A report from the investment bank Goldman Sachs claims that climate change is putting the world’s cities in danger.
According to the report, 55 percent of the global population – i.e. about 4.2 billion people – live in cities worldwide. The number of city dwellers is rising continuously: according to a UN estimate, 6.7 billion people will live in cities by 2050.
Due to their characteristics, cities are highly vulnerable in a number of ways: metropolises are usually warmer than the surrounding countryside; this results in more storms and more frequent rains, which doesn’t only make life more difficult for residents, it also often has a negative impact on economic processes.
Some cities (for instance New York and Manila) have already began to prepare for the worst due to recent disasters. The report continuously emphasises the importance of cooperation: they believe that international programmes and financing would be required, as climate change has no regard for national borders: global warming is a shared problem of all the planet’s residents.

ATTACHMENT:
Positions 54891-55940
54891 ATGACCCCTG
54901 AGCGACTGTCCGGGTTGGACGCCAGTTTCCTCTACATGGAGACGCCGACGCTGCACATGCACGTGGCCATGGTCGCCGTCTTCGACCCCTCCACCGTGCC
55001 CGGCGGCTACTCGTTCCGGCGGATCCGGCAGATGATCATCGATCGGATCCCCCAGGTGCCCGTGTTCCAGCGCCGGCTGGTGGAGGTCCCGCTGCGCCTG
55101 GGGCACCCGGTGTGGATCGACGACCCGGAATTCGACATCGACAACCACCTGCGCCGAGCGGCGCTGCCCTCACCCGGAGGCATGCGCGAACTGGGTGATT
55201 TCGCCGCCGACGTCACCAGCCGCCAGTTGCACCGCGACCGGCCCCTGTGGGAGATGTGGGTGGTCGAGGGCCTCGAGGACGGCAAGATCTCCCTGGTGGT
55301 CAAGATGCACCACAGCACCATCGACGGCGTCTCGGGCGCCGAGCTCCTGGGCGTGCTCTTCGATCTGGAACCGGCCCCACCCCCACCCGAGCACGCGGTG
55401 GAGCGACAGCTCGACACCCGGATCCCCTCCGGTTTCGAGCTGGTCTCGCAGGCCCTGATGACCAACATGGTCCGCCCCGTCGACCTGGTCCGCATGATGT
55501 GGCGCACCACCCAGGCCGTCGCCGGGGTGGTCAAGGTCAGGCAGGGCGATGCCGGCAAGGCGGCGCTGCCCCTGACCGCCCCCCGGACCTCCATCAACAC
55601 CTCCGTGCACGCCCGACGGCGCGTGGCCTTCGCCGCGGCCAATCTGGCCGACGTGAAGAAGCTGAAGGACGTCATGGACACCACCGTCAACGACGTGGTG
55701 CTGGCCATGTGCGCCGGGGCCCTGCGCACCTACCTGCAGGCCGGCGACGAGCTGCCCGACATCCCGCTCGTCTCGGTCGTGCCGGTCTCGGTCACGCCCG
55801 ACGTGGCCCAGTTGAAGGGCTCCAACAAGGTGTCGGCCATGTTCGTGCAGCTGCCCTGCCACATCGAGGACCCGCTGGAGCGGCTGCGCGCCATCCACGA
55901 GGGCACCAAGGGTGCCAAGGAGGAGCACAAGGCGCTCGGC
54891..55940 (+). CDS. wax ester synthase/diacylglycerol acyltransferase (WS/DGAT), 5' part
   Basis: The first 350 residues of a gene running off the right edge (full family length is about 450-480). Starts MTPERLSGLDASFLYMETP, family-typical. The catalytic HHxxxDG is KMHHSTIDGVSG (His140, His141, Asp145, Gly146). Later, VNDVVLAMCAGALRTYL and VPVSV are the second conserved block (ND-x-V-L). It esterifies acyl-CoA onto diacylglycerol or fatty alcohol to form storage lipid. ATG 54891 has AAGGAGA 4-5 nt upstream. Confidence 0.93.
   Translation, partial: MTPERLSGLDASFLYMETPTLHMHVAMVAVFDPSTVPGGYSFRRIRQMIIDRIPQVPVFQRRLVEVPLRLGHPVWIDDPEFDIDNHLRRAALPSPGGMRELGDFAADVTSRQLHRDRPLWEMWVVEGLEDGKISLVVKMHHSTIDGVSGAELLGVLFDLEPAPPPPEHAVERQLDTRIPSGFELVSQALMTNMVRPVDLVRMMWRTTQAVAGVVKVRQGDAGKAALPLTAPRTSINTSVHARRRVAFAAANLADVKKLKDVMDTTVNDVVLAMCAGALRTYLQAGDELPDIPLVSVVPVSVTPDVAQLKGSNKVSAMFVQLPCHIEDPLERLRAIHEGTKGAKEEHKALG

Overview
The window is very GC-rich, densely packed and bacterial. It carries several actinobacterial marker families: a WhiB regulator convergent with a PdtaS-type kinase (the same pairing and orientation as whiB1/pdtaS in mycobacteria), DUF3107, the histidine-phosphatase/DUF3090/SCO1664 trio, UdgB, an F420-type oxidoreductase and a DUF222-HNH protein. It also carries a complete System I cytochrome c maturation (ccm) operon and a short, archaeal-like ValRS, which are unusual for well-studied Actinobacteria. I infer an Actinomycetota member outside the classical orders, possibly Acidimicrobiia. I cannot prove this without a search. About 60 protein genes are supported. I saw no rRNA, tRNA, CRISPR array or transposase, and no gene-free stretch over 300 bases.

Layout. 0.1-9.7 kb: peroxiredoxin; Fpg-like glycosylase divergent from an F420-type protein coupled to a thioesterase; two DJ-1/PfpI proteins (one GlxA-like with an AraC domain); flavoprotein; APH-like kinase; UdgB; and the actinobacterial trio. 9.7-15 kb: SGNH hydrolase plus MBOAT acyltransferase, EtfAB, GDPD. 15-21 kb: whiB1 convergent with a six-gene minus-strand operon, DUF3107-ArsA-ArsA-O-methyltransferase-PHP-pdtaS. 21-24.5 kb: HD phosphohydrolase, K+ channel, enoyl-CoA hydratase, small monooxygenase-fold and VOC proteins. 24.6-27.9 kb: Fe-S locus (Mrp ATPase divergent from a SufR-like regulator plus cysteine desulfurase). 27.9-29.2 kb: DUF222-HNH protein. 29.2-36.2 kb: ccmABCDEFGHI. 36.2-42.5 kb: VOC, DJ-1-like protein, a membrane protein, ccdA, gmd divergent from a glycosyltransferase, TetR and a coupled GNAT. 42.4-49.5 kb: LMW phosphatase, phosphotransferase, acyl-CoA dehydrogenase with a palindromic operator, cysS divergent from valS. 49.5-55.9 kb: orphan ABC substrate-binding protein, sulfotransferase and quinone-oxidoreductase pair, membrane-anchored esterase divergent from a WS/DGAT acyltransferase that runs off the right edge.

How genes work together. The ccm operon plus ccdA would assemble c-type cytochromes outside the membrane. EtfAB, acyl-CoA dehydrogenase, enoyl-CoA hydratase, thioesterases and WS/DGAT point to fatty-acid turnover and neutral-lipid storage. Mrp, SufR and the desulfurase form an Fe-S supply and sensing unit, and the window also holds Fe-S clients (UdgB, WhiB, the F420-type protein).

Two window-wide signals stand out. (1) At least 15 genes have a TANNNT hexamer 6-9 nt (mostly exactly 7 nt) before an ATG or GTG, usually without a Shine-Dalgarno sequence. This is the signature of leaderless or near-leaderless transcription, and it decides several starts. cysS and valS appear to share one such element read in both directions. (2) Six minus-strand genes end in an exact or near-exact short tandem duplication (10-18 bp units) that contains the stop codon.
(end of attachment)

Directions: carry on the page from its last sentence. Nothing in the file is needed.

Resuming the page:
The news about climate refugees are alternating sequences of frightening numbers and apocalyptic landscapes that obscure the real face of the problem: the disfigured human fates.
More than a quarter of all mammals are threatened with extinction.
Between 1 May and 30 August, higher than ever temperatures have been measured in 29 countries, on almost 400 occasions in the Northern Hemisphere.
The French falconer Jacques-Olivier Travers has surveyed the glaciers of the Alps using a camera attached to a white-tailed eagle.
The ice floe that the German research boat will be attached to as it drifts around the Arctic for almost a year on the most important Arctic expedition ever has been selected.
Data from European climate researchers indicates that this year’s was the warmest September since the Copernicus Climate Change Service began keeping regular records of meteorological data in 1981.
If the current trend continues, oceanic wildlife is in grave danger.
The most spectacular effects of climate change are associated with waters: as a result of global warming, glaciers melt, oceans rise, greater and greater floods threaten coast dwellers, while elsewhere, drought, desertification and water shortages cause great problems, as shown in these shocking photos.
The winning photos of the Ciwem Environmental Photographer of the Year 2019 Awards are painful reminders of the consequences of climate change and environmental destruction.
The unfavourable effects of global warming are already placing a significant burden on people’s health all around the world.